A famous experiment by Richard Helmuth* showed that ice grows through the pores of cement paste or concrete at a rate controlled by diffusion of heat. The temperature of the water/ice interface rises until it is close to the melting point, and the melting point is depressed by the small size of the crystals (15-30 nm). A mysterious feature of Helmuth’s data is that the growth rate is very fast - in fact, it is too fast to be explained by heat flow. Recent simulations by Zhenhua Sun, using a level set method, show that there is a flaw in Helmuth’s experimental design. He immersed a sample of cement paste in a cold bath, then nucleated growth of ice at one end of the sample; he followed the rate of growth by noting the time at which a series of thermocouples, embedded along the length of the sample, detected the heat released by the ice. The simulations shown above reveal that the ice grows rapidly along the surface of the sample, where it is in contact with the cold bath, then dendrites grow inward from the surface. The thermocouples (indicated by black dots) respond to the latter dendrites, not to ice advancing from the left. The actual growth rate of individual dendrites is ~1/3 as fast as the rate inferred from the response of the thermocouples. Thus, Helmuth was right about the role of heat flow control, even though his measured growth rates were an artifact.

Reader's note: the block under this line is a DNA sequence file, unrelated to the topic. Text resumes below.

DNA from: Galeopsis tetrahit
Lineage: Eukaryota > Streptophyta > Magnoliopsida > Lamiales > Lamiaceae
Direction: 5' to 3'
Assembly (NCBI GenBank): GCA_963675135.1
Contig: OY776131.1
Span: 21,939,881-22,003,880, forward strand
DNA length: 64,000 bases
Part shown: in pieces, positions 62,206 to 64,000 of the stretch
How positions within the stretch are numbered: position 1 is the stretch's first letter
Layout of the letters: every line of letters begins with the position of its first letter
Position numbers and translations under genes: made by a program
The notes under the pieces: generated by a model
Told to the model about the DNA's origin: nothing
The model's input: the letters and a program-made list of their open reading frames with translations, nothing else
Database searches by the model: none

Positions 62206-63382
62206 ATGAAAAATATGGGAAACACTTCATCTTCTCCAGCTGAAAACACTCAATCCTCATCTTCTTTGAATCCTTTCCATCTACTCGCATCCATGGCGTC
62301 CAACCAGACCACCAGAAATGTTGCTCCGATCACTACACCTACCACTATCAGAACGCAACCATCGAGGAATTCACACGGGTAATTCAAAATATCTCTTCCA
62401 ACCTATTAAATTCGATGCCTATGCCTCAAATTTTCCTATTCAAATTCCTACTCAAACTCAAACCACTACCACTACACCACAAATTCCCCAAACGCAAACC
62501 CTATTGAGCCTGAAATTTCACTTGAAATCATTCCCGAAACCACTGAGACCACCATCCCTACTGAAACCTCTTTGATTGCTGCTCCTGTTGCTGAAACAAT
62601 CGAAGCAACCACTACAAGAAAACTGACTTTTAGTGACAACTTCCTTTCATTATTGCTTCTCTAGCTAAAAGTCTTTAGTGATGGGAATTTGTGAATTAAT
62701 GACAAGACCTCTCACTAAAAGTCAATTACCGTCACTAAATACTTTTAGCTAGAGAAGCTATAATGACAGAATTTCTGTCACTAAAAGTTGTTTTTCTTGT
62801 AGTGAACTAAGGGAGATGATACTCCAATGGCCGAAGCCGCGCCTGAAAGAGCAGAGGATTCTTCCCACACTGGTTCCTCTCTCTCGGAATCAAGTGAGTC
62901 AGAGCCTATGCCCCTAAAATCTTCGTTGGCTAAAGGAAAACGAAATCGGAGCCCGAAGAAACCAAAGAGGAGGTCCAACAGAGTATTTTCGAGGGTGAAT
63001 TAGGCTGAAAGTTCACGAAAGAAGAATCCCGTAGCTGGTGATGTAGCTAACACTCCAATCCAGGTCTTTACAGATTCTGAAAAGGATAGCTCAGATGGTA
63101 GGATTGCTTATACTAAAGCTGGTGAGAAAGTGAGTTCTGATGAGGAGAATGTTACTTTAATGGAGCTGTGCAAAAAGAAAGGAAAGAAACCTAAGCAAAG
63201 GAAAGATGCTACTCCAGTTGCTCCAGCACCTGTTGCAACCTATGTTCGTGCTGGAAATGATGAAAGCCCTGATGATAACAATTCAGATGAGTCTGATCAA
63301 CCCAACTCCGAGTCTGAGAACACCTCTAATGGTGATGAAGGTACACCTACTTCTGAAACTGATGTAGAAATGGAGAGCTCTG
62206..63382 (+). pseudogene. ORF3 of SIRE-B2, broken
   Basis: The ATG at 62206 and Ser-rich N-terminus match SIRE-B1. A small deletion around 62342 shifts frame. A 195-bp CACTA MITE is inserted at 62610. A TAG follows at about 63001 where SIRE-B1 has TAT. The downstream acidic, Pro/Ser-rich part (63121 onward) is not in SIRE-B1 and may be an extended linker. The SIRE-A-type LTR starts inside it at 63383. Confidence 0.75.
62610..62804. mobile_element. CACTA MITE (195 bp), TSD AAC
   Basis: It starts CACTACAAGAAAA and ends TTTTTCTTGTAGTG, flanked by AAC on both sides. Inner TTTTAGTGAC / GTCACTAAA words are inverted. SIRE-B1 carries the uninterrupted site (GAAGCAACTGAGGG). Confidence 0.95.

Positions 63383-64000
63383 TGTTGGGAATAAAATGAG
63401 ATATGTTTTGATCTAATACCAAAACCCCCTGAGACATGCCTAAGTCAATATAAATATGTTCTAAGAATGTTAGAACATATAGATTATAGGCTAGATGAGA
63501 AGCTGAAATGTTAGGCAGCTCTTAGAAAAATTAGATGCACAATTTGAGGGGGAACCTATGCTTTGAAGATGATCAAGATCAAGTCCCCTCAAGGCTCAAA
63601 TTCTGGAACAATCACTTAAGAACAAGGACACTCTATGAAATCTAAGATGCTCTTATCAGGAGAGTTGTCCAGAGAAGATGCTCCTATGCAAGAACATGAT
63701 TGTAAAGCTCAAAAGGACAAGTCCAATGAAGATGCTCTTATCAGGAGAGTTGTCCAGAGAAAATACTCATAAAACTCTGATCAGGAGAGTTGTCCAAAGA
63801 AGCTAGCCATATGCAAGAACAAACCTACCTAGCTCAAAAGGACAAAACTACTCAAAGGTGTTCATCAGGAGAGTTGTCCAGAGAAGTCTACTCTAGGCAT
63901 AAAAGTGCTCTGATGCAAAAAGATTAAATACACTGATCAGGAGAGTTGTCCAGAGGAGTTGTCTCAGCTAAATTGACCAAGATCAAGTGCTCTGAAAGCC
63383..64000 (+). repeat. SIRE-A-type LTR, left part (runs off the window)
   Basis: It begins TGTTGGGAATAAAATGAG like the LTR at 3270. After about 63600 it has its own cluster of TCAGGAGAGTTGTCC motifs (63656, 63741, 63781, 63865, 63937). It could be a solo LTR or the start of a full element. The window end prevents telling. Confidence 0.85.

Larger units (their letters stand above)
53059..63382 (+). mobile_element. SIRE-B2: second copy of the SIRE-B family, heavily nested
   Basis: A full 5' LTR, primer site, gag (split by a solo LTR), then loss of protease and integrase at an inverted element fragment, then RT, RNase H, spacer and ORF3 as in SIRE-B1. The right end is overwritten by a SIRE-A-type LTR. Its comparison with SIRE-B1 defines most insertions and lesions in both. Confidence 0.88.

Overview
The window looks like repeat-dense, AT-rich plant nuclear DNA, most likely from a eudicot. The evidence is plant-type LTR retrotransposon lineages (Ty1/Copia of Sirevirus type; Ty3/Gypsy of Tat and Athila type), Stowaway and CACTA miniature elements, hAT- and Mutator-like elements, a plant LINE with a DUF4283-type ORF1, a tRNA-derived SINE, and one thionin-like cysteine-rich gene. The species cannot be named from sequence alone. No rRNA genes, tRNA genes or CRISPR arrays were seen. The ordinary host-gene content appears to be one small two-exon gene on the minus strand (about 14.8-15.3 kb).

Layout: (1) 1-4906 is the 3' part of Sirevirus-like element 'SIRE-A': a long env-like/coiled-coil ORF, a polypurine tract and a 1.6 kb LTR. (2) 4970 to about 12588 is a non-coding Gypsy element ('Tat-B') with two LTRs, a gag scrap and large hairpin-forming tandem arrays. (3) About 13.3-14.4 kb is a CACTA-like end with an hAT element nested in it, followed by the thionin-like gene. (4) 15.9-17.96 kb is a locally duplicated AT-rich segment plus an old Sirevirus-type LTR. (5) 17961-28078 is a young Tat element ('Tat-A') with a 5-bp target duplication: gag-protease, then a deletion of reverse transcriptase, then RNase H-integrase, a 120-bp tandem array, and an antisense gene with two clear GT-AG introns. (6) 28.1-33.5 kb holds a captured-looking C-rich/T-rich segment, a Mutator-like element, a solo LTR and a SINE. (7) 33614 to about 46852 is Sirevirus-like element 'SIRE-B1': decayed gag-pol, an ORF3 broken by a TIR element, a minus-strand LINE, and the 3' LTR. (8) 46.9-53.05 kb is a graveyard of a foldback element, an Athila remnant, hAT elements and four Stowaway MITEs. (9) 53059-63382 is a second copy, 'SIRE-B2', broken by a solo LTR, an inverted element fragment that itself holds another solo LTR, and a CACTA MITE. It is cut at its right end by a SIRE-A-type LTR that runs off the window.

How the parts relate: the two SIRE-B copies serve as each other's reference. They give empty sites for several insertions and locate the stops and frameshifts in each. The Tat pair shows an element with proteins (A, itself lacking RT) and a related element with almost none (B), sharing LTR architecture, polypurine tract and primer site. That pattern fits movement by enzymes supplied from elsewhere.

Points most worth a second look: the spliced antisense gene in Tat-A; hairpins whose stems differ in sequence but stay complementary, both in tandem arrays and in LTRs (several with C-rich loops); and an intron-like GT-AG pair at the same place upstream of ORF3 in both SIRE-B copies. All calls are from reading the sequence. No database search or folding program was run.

These results will be presented at the 12th International Congress on the Chemistry of Cement in Montreal, July 8-13, 2007. A draft of the paper is available here.
To extend our study of dendritic growth within pores, Olivier Abellan is using a phase field method. Those results will be published shortly.
This work was supported by NSF Grant CMS-0509986.
*R. Helmuth, Capillary size restrictions on ice formation in hardened Portland cement pastes, in: Proc. 4th Int. Cong. Chemistry of Cement, NBS Monog. 43, Vol. II, National Bureau of Standards, Washington, D.C., 1962, pp. 855-869